By Rachel Ashton
This article is an excerpt from Bye Molly, Bye Tony. Bye Honkey. Bye Canteen Creek, first published at The Scribbling Nurse, on 11 April 2018 here.
Canteen Creek was an experience and a massive culture shock for me. I have learnt so much in the two and a half weeks I was in Canteen Creek working alongside two highly experienced and great fun Remote Area Nurses (RANs). I have learnt to treat a person and look past their choices both to themselves and their loved ones. Be beneficent. It is human nature to judge and compare people’s life choices with your own. Compare the way they were raised and the skills they were taught against your own life skills and family culture.
But I, as a nurse, am trained and hold dear the belief of serving the community. I am trained to educate people and support them in the health and wellness. And I enjoyed doing just that in Canteen Creek.
One of the highlights was providing influenza vaccinations to people in the community straight out of the ambulance on the sides of the roads and even at the front of the local store! We filled an esky with pre-filled fluvax syringes, swabs, sharps container, gloves, teeny bandaids and an anaphylactic kit and trawled the streets jabbing everyone who came within arm’s length of Sini and I (with their permission of course!!).
At one point, we had a group of women sitting with us outside the store who identified people coming past who hadn’t had their flu jab. When each person had their jab, we’d all chorus loudly “Woohoo! Next!”
Cassie gave me as many opportunities to practice skills and knowledge as possible, always with practical “have a look at this and tell me what you see”. Following that was an explanation about what the condition was, how it came about and how it can be treated. I also got to have a go at certain tasks (within my scope of practice as a student RN) like centrifuging blood tests (putting them in the whizzing machine), performing heaps of intramuscular injections, using the online computer data entry system and generally being a member of the health care team. Sini was very patient with me, often in her side of the clinic, fumbling about and asking questions I really should have known the answer to… “Do you draw back on every IM?”
I loved sitting in the staff-room listening to Cassie and Sini talk about their nursing experiences. Cassie with her sharp wit and acute observations (with a ‘she says what we all think’ technique) and Sini’s laid -back, tongue-in-cheek recounts of life in a busy ED and remote clinics. Laughter was welcomed in this place.
The clinic was often busy but I never felt useless or out of my depth. Cassie was acutely aware of what I could and couldn’t do but also taught me so my knowledge would expand during my placement. This might sound like an obvious thing to happen but as other nurses and nursing students would know, some clinical placements are as boring as batshit because you don’t learn anything or everything is outside your scope so you can’t do much anyway. Or the worst, there is nothing new to learn.
After my first night at Canteen Creek, I was moved to another house which was really lovely with brand new recliners and was generally more comfy. I was visited one afternoon by a donkey who stood at my front glass sliding door staring straight inside.
Molly visited often and so did Tony. Tony is the little black dog with the stumpy tail but since one of Sini’s dogs was also called Stumpy, I renamed the little black community dog Tony.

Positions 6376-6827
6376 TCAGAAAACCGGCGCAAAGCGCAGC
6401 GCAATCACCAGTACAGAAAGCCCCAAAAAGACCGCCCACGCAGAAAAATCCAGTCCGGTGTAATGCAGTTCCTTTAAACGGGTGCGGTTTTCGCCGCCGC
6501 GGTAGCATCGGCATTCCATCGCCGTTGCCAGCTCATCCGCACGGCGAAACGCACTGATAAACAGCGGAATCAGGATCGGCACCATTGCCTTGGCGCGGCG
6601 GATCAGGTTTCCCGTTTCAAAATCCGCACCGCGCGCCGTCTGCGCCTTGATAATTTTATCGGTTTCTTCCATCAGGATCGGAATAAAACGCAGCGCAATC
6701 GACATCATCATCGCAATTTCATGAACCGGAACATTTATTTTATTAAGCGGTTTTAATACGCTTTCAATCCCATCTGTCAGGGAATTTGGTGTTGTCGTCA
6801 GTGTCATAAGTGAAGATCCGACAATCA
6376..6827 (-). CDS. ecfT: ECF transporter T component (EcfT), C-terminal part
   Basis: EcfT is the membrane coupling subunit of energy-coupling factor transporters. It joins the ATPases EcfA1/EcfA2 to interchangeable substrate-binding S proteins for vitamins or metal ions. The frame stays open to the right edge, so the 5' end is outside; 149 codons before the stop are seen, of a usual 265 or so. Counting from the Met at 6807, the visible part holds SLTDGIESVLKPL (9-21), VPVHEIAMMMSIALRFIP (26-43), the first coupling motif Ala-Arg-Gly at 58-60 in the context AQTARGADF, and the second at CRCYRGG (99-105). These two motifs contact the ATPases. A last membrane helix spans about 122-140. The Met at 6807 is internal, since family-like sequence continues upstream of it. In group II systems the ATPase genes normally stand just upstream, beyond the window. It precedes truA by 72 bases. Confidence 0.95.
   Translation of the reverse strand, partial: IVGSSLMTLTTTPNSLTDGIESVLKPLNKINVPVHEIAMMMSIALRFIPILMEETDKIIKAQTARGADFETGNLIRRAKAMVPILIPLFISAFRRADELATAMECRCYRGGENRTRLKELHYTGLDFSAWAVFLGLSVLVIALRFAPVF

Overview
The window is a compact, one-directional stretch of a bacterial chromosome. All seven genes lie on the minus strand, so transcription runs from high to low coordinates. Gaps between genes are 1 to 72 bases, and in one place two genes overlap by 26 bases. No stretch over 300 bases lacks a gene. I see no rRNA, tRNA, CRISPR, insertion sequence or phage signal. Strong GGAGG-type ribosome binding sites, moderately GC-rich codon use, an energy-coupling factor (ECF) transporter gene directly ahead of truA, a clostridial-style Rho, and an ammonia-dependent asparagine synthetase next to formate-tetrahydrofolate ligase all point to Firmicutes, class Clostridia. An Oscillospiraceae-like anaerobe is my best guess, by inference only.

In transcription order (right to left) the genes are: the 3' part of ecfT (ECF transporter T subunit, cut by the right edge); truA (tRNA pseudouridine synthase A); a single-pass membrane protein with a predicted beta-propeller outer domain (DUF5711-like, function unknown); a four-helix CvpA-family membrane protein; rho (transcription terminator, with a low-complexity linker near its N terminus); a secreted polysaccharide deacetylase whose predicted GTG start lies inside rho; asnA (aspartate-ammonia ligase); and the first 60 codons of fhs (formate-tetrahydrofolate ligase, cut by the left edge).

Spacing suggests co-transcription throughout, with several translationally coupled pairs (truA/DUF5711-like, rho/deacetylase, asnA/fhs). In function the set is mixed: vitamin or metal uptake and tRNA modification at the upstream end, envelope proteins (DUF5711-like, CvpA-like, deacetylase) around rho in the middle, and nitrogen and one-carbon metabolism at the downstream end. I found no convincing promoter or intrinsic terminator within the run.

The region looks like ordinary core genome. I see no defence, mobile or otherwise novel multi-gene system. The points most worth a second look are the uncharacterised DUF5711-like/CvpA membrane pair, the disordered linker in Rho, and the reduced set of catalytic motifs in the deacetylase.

Tony is an odd little character. He showed no affection and engaged in very little interaction yet liked to quietly be around us. He always came along when we went for a walk and seemed to enjoy being a part of our odd ‘family’. One morning Tony he picked a fight with a neighbourhood dog and hurt his back foot slightly, with some hair pulled out of his head and his left ear bitten. Unfortunately his left ear became infected, and combined with the red dirt and ticks plaguing the little guy, he was in a sorry state. There are no vets in Canteen Creek so I played vet as much as I could, picking off the revolting ticks and gently bathing Tony’s ear with all I had; wet-wipes and warm water.
I am buying flea and tick treatment tomorrow and sending it back with Sini to give to Tony and Molly. She will also bathe his ear and apply iodine if possible. He will always be a community dog but he is our community dog and I know the other nurses who come to Canteen Creek will care for him and Molly because they have in the past. As Sini and I drove back into Tennant Creek today, I told Sini I wished Tony and Molly were in the back coming as well and not being left there.
Sometimes it’s not the nursing or study that is hard, it can be other factors of life in remote communities. The home-sickness. The yearning to hug your own pets back home and tell them they will never ever be neglected or unfed. The flies. The lack of activities we are often accustomed to in bigger towns/cities.
But what this placement, in particular, has taught me is appreciation for what I have, how I was raised and the skills I have and am learning. The skills I can use to help others and hopefully teach a whole new generation. And those people passing it onto the next generation. And the one after.
Right now, I feel humbled…fortunate. The genuine support I have received from the Alice Springs Centre for Remote Health, Tennant Creek Hospital staff, Charles Darwin University and the amazing remote health clinic staff. I think back to the precious faces of the little kids and babies I cuddled and helped treat in Canteen Creek and I hope they will grow up strong and fortunate. I hope they do.
Rachel Ashton is finishing her Bachelor of Nursing with Charles Darwin University. She documents her experiences traveling across Australia as she learns more and more about the profession she is joining. Visit her blog at https://thescribblingnurse.com/.